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North Korean Hackers ‘Stole’ US-South Korean War Plans

A members of South Korea’s general assembly has said about 235 gigabytes of military data was stolen by North Korean hackers. 

North Korean hackers allegedly stole classified military documents from a South Korean Defense Ministry database in September 2016, according to Rhee Cheol-hee, a member of South Korea's National Assembly, CNN reported Wednesday.

Rhee told CNN on Tuesday that the documents stolen included the South Korea-US wartime operational plan and a document that includes procedures to "decapitate" the North Korean leadership.

About 235 gigabytes worth of military data was stolen by the hackers, Rhee told CNN.

A spokesman from South Korea's Defense Ministry declined to comment, saying the information is classified.

The Pentagon also declined to comment specifically on reports of the potential breach, but spokesman Col. Robert Manning said on Tuesday that the US is "confident in the security of our operations plans and our ability to deal with any threat from North Korea."

CNN reported that depending on the level of detail in the stolen plans, the hack could pose serious challenges for the US-South Korean alliance.

"If the North Koreans in fact accessed the US/South Korean defense plans, this is a treasure trove of information and presents a real danger," said CNN military analyst and retired Lt. Col. Rick Francona.

"If I had access to the enemy's plans, not only would I know what forces were going to be arrayed against me, I would know where they will be, what weapons they will have, where the command and control nodes will be established -- all critical war-fighting information."

Meanwhile this information emerged around the same time the US military flew two strategic bombers over the Korean peninsula in a show of force late on Tuesday.

According to Reuters, North Korea has launched two missiles over Japan and conducted its sixth nuclear test in recent weeks as it fast advances toward its goal of developing a nuclear-tipped missile capable of hitting the U.S. mainland.

The two US Air Force B-1B bombers were joined by two F-15K fighters from the South Korean military after leaving their base in Guam, South Korea’s Joint Chiefs of Staff said in a statement on Wednesday.

After entering South Korean airspace, the two bombers carried out air-to-ground missile drills in waters off the east coast of South Korea, then flew over the South to waters between it and China to repeat the drill, the release said.

Reuters reported that the US military said in a separate statement it conducted drills with Japanese fighters after the exercise with South Korea, making it the first time US bombers have conducted training with fighters from both Japan and South Korea at night.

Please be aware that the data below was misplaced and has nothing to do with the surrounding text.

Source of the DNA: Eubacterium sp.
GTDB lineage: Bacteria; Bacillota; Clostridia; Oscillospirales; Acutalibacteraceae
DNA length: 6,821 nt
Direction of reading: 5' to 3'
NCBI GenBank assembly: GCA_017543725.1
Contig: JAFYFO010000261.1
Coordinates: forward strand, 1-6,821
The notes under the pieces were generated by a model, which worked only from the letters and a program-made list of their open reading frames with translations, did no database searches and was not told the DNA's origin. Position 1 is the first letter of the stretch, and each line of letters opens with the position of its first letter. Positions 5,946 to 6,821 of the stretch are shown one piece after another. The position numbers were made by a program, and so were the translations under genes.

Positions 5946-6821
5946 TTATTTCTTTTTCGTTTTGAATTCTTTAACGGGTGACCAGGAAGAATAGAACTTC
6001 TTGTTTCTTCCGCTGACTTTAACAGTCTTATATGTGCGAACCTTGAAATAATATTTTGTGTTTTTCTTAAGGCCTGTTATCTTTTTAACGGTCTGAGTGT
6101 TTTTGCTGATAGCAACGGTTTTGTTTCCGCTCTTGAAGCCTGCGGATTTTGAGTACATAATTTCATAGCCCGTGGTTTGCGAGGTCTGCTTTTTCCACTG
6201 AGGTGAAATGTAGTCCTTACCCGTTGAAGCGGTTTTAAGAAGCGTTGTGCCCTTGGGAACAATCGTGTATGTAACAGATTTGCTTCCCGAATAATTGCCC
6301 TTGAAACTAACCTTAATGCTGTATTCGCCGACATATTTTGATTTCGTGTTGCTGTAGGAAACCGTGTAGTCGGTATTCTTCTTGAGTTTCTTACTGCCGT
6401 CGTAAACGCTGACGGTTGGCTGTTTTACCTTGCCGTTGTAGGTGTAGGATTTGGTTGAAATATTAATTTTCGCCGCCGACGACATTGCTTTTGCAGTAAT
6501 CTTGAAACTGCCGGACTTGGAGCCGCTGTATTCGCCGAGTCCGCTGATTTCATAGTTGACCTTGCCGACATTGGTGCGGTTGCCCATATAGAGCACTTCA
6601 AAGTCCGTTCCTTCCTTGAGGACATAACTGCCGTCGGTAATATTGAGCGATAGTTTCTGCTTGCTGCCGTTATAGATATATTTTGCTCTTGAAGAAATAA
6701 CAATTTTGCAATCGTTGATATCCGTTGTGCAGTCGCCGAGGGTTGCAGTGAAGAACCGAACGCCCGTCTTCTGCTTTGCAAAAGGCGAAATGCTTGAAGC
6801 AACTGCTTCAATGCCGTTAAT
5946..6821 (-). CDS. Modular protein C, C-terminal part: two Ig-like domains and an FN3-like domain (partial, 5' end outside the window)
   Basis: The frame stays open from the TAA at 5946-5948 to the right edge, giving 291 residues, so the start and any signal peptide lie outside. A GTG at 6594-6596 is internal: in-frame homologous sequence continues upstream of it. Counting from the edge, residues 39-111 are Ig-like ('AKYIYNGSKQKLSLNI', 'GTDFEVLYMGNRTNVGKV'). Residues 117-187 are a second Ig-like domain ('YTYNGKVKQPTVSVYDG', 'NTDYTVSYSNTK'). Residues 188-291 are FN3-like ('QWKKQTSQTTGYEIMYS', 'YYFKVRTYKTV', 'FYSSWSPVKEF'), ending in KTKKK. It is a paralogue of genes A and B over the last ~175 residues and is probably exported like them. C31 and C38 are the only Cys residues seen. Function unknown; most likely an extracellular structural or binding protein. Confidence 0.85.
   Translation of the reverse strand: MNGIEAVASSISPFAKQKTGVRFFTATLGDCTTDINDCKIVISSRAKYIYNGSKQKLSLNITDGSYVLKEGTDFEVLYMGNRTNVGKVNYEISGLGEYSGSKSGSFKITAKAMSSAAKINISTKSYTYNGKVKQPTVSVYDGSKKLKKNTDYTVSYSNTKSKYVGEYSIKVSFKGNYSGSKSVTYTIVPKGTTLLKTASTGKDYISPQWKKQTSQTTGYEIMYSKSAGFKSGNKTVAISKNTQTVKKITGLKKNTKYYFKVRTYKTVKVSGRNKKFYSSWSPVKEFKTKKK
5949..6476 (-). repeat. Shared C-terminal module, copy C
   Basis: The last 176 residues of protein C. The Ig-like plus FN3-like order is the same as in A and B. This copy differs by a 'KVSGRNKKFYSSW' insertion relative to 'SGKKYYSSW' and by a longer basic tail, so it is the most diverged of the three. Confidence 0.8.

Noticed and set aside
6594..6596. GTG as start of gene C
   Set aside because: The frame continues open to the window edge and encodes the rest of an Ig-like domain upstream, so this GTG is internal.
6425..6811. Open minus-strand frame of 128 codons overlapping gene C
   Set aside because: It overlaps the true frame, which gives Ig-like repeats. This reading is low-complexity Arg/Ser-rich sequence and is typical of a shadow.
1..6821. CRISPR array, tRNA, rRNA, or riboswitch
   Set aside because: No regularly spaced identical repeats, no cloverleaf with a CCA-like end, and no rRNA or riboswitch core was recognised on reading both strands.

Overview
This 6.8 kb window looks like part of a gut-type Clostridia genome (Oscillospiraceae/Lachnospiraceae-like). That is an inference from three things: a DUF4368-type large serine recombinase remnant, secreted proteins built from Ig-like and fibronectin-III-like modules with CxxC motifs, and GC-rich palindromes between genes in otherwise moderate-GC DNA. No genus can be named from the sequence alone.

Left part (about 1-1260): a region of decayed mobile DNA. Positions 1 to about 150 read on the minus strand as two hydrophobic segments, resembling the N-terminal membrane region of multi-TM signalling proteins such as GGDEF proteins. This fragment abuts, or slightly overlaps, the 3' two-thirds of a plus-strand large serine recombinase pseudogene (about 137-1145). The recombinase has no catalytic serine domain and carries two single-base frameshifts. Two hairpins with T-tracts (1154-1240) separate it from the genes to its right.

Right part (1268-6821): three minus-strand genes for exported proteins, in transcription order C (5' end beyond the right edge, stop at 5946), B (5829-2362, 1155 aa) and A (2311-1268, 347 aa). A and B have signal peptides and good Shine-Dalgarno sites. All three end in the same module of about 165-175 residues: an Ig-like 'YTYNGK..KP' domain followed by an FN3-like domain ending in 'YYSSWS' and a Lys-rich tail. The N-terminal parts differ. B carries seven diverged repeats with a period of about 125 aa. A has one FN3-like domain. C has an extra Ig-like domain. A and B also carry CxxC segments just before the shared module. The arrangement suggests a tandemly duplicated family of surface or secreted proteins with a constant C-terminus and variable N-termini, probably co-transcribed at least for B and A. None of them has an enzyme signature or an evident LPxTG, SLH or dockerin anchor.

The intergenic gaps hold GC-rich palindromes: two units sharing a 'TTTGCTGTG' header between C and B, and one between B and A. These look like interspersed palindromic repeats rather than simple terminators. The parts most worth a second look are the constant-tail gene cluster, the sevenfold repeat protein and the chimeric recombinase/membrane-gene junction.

World

North Korean Hackers ‘Stole’ US-South Korean War Plans

A members of South Korea’s general assembly has said about 235 gigabytes of military data was stolen by North Korean hackers. 

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North Korean hackers allegedly stole classified military documents from a South Korean Defense Ministry database in September 2016, according to Rhee Cheol-hee, a member of South Korea's National Assembly, CNN reported Wednesday.

Rhee told CNN on Tuesday that the documents stolen included the South Korea-US wartime operational plan and a document that includes procedures to "decapitate" the North Korean leadership.

About 235 gigabytes worth of military data was stolen by the hackers, Rhee told CNN.

A spokesman from South Korea's Defense Ministry declined to comment, saying the information is classified.

The Pentagon also declined to comment specifically on reports of the potential breach, but spokesman Col. Robert Manning said on Tuesday that the US is "confident in the security of our operations plans and our ability to deal with any threat from North Korea."

CNN reported that depending on the level of detail in the stolen plans, the hack could pose serious challenges for the US-South Korean alliance.

"If the North Koreans in fact accessed the US/South Korean defense plans, this is a treasure trove of information and presents a real danger," said CNN military analyst and retired Lt. Col. Rick Francona.

"If I had access to the enemy's plans, not only would I know what forces were going to be arrayed against me, I would know where they will be, what weapons they will have, where the command and control nodes will be established -- all critical war-fighting information."

Meanwhile this information emerged around the same time the US military flew two strategic bombers over the Korean peninsula in a show of force late on Tuesday.

According to Reuters, North Korea has launched two missiles over Japan and conducted its sixth nuclear test in recent weeks as it fast advances toward its goal of developing a nuclear-tipped missile capable of hitting the U.S. mainland.

The two US Air Force B-1B bombers were joined by two F-15K fighters from the South Korean military after leaving their base in Guam, South Korea’s Joint Chiefs of Staff said in a statement on Wednesday.

After entering South Korean airspace, the two bombers carried out air-to-ground missile drills in waters off the east coast of South Korea, then flew over the South to waters between it and China to repeat the drill, the release said.

Reuters reported that the US military said in a separate statement it conducted drills with Japanese fighters after the exercise with South Korea, making it the first time US bombers have conducted training with fighters from both Japan and South Korea at night.

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